• Spouse partnerships are common in real estate, and often quite successful
  • Brokers and spouse-partner agents should be very clear about guidelines and expectations from the outset of the relationship
  • Back-up plans should be in place - even for “worst-case” scenarios

In this monthly column, Anthony Askowitz explores a hypothetical Miami real estate situation from both sides of the broker/agent dynamic.

This month’s situation: One of the firm’s best agents plans to bring on their spouse as a partner.

Agent perspective

I have a very successful career and marriage, and those two things are about to come together!

After careful thought and discussion, my spouse and I have decided to become partners in real estate. While my spouse has recently earned their license and is technically new to the industry, my years of experience will make things much easier for them, and I expect this to be a smooth transition for everyone.

My broker is on board with this decision, but wants to sit down with us and make sure we are all on the same page before getting started. I am excited about this new direction, as it will free up some of my duties and allow me– I mean US– to sell more houses and spend more time together.

We should have done this years ago!

Broker perspective

There are many successful spouse partnerships in our industry, and I generally support my agents’ decision to add their husband or wife to our team. I am not concerned about the new partner’s lack of experience – real estate is an enormously consuming enterprise, and spouses of successful agents usually enter the field with a clear understanding of how things work.

That being said, there are some particular ground rules for the management of spouses that are unique to that arrangement, and they need to be completely clear to all parties from day one. Boundaries should be set to not bring the office home – and vice versa.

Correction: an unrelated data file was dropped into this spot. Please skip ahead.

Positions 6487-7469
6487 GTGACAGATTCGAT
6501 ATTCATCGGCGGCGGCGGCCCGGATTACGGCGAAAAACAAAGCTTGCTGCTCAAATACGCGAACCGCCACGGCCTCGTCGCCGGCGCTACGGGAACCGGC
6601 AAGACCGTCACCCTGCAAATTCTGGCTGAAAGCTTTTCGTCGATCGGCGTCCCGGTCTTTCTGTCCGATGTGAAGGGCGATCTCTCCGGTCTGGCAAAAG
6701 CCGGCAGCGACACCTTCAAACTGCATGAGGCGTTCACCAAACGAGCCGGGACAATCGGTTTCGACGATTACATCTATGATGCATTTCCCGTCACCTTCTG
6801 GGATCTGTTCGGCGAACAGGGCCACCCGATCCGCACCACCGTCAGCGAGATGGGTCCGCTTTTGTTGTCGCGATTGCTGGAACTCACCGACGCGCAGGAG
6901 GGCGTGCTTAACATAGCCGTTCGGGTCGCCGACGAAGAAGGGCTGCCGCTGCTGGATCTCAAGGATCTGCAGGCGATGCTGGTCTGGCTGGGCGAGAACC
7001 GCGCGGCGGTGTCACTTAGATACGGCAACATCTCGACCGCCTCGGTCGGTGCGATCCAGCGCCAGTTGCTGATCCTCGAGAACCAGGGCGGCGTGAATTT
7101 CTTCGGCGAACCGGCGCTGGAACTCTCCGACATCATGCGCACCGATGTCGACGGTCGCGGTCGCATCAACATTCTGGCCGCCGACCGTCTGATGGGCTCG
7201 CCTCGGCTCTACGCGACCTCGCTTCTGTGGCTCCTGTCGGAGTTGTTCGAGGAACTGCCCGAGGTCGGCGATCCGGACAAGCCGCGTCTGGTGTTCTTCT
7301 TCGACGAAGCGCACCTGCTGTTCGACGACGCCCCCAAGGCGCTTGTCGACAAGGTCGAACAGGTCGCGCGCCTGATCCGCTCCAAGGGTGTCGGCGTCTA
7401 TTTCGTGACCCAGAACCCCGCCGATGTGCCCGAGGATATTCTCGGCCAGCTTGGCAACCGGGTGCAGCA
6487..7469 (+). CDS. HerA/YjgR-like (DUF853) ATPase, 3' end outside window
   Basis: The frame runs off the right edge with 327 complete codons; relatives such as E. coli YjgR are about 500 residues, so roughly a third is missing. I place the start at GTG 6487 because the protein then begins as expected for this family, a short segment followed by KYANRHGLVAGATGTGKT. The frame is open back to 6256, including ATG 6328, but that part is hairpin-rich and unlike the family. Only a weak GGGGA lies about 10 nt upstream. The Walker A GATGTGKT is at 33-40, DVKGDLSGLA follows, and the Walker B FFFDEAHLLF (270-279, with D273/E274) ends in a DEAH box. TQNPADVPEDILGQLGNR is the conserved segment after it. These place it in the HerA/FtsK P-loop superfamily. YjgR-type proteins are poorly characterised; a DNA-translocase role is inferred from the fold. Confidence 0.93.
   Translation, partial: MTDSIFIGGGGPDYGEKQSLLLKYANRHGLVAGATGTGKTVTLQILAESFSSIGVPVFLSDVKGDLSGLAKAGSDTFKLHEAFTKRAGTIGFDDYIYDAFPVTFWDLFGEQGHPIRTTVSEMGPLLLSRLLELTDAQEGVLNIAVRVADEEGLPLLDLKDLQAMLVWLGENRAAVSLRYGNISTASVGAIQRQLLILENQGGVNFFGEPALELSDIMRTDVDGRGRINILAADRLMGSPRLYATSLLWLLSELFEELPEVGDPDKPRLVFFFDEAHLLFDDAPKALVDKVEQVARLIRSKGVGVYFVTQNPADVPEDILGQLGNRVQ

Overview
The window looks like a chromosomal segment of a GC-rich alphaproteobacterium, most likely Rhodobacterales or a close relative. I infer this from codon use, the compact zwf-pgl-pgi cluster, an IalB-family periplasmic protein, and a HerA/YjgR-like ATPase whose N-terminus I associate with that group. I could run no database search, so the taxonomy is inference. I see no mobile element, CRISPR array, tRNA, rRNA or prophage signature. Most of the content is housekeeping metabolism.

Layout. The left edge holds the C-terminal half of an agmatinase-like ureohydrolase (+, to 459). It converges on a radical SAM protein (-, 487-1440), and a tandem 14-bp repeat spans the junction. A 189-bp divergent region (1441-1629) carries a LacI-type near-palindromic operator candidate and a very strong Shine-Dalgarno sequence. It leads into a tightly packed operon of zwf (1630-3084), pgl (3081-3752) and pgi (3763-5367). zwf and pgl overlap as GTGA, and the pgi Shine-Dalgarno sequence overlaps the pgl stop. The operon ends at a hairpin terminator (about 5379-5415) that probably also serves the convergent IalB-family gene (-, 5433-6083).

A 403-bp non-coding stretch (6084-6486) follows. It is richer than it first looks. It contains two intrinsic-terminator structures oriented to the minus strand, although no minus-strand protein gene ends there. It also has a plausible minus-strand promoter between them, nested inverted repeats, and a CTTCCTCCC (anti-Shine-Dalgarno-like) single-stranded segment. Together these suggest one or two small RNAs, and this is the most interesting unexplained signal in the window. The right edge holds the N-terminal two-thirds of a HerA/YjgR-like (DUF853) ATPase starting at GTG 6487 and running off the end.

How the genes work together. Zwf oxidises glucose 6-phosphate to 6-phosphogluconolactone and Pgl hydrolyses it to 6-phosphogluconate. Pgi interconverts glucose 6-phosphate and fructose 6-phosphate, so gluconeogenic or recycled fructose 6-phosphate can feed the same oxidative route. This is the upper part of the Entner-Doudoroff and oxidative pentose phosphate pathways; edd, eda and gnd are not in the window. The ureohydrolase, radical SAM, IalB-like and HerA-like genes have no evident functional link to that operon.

This will be a new situation for the couple, and there are a million pitfalls to consider.

  • How will the junior agent handle working with their more experienced spouse?
  • How do they plan to settle disagreements, and separate personal issues from professional ones?
  • Do they have a clear delineation of assignments and responsibilities? (They need to maximize their individual strengths and minimize weaknesses to make the partnership grow.)
  • How will other agents respond to this new and strange dynamic?

How to meet halfway

Before the partnership formally begins, the spouse-partners and broker should sit down and map out a clear set of guidelines and expectations from all parties.

This should be done in writing, so there is no confusion or ambiguity, and a variety of challenging “what if?” situations should be considered and discussed.

Although it may be difficult, everyone should also discuss worst-case scenarios, such as the possibility of divorce or dissolution of the partnership, or even the death of one of the partners.

Finally, the participants should also set a schedule of regular meetings to monitor and discuss the arrangement; frequently at first, then less often as time goes on and things progress smoothly.

Anthony is the broker-owner of RE/MAX Advance Realty in South Miami and Kendall, and also a working Realtor who sells more than 150 homes a year.

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